Accept that there will be things you do that will just take you longer than someone else.  Experience comes from doing.

Today is the fourth part of my new series on doing more minis - check the three older posts and come back tomorrow for some more ideas on doing more minis.
Happy miniaturing,

Saturday, October 24, 2015

Have a Plan to Do More

When it comes to doing more there needs to be a plan.
Don't throw rotten tomatoes, I get it. This is a hobby and planning makes it more like work, but hear me out.

I mentioned previously my friend's motto: It's worth it. Minis are worth doing or you wouldn't have started in the hobby to begin with. I propose that the planning will be worth it too.
When it comes to planning, it can be simple. Prioritizing time to do minis with whatever schedule you choose is a plan.

Secondly, taking steps to keep that schedule is also planning. It could be you put it on your calendar so your family knows this is your hobby time. Or it could be getting a toolbox and project boxes set up so you can use the dining room table and easily put away again. If you don't have  a dedicated workspace that allows you to leave the work in progress unattended, then consider a way to pack it up quick.  Another miniaturist described having a drawer that a tray can go in.  The tray is what they work on and the drawer is where the tray goes when needing to allow things to dry or put away until later. Another way this could work is to have two drawers or boxes.  One that holds the bits and bobs that are part of the work in progress but not used yet or not ready to be put away.  The other then holds the project.  Maybe not with a tray but it allows the project to be put away.

Thirdly, it could be setting goals that this week I will get the kits for this room assembled, next week I will paint them, the next week will be choosing and ordering the wallpaper for the next room or whatever. The OMB challenge on Quarter Connection is one a month bunch, to do one project or portion of a project each month. Remember they're your goals so if you fall short it's ok. No point to dwell on it just keep moving forward.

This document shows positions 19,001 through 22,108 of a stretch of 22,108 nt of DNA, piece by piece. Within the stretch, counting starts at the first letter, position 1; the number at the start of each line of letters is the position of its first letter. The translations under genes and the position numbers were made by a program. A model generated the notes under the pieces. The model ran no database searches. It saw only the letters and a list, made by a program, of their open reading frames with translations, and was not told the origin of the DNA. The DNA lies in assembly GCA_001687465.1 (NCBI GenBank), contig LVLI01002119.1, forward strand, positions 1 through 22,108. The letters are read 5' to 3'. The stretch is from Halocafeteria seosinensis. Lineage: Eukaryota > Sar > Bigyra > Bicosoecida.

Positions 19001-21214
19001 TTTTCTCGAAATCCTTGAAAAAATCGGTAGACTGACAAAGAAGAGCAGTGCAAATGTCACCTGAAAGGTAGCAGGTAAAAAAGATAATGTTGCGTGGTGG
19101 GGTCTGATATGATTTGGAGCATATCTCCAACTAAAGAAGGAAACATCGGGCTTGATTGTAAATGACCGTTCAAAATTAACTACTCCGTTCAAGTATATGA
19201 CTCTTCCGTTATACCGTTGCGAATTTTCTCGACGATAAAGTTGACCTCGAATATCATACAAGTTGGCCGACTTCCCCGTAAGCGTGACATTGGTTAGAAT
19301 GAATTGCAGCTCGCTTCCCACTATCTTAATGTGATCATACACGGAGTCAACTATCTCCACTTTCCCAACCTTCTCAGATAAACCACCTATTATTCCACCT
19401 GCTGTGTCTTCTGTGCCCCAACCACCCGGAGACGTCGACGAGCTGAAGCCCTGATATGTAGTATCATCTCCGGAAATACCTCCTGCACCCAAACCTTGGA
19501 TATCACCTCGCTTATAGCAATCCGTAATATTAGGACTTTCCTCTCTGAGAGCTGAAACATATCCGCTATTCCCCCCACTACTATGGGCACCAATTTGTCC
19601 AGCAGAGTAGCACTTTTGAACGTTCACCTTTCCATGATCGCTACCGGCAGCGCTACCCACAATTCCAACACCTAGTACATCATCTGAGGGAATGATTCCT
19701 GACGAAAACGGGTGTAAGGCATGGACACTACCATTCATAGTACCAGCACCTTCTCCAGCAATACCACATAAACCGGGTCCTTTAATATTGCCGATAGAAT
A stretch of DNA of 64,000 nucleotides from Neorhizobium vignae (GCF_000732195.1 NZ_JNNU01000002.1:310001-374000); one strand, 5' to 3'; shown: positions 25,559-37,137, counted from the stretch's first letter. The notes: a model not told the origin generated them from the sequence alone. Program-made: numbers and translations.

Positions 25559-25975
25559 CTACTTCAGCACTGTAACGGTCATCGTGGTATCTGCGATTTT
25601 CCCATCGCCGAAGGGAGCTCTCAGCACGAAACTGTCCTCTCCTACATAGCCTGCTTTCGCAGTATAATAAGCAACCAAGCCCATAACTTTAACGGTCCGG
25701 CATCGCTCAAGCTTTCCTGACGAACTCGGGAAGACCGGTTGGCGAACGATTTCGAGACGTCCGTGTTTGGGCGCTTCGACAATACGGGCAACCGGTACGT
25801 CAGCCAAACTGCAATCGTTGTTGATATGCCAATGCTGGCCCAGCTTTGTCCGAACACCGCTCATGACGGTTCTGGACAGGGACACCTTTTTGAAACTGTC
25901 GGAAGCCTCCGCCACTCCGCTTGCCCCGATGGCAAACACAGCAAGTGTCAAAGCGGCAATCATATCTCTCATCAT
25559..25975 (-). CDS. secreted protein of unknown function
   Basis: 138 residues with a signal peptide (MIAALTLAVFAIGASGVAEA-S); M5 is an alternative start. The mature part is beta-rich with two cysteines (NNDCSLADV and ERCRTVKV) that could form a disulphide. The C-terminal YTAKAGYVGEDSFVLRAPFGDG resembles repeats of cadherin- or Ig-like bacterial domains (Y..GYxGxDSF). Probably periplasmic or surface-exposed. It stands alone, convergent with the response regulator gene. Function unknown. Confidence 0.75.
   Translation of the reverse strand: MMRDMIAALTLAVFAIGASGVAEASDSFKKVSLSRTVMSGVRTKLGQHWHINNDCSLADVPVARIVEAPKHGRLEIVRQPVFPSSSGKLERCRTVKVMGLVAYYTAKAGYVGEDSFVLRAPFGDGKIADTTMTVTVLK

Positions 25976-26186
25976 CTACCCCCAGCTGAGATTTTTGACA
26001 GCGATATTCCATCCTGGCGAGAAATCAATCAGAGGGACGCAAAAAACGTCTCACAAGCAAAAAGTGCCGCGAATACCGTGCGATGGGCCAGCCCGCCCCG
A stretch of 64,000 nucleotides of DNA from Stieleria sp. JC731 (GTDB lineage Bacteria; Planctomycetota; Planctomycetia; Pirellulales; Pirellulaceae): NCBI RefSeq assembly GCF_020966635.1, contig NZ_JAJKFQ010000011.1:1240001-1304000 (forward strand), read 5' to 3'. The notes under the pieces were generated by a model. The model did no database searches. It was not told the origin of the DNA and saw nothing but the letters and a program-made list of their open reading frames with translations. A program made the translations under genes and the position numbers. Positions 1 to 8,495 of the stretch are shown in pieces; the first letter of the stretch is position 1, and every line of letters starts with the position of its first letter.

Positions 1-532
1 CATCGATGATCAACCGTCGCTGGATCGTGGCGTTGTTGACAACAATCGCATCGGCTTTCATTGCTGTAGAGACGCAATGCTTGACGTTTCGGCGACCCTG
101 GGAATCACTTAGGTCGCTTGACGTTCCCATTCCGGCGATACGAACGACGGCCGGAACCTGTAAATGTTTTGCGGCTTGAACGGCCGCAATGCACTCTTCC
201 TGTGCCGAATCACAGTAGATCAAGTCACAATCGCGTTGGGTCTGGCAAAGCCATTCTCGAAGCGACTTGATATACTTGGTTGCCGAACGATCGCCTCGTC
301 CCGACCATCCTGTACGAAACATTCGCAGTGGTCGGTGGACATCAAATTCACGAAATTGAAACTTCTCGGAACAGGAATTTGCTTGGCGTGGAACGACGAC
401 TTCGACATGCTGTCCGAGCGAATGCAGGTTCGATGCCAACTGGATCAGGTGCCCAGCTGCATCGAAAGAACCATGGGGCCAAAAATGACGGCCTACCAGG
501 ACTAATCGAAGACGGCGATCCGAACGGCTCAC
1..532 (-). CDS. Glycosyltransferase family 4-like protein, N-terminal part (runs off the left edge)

Working with kits often leaves us to think that we don't have to plan.  But we do.  Every decision that is made including whether to use the colors the kit maker used or not, is planning. 

Having a Journal/Plan – this just means to either think about what you want to do or to actually plan what needs to be done.  This is just one way to get organized that will help to be more productive when you go to a show or the hobby/mini store.  It also helps to know what needs to be done next so there isn’t time wasted trying to do something you don’t have all the supplies for.

Today is the third part of my new series on doing more minis - check the two older posts and come back tomorrow for some more ideas on doing more minis.
Happy miniaturing,

Friday, October 23, 2015

Be Organized to Do More

Yesterday,  I talked about two ways to do more.
  • Prioritize your hobby
  • Do minis often: daily/weekly/monthly
Today, I will tie this in to my blog title: the organized miniaturist.

I believe that being more organized can help you do more. But it isn't a requirement by any means.  Organizing most of your miniatures and supplies can make you more efficient, which translates to more time for making minis.

Sometimes just the act of organizing is enough of a mini fix.  And I say it counts towards making minis. Being creative may work better for you to be messy, but everything doesn't have to be chaos

I believe for me too much chaos clutters my mind.  I often find it best for me to stop adding to the mess and do some clean up. I find that my clutter stems from two directions: the belief that I am going to need that something again in a while or just laziness. The latter may be due to time I have available to do minis or it could be I just kept moving along with others aspects of the project. Regardless of what it sterns from when I come back,  that mess weighs on me until I do clean up.

Generally when I get to a point the mess is bothering me it really isn't the mess so much as I may have lost interest in the project or I have lost my momentum or motivation to complete it. Rather than allow my mess to rob my joy of minis,  I do the clean-up. I do put away. I may get some right back out but it isn't the same mess that was bothering me before.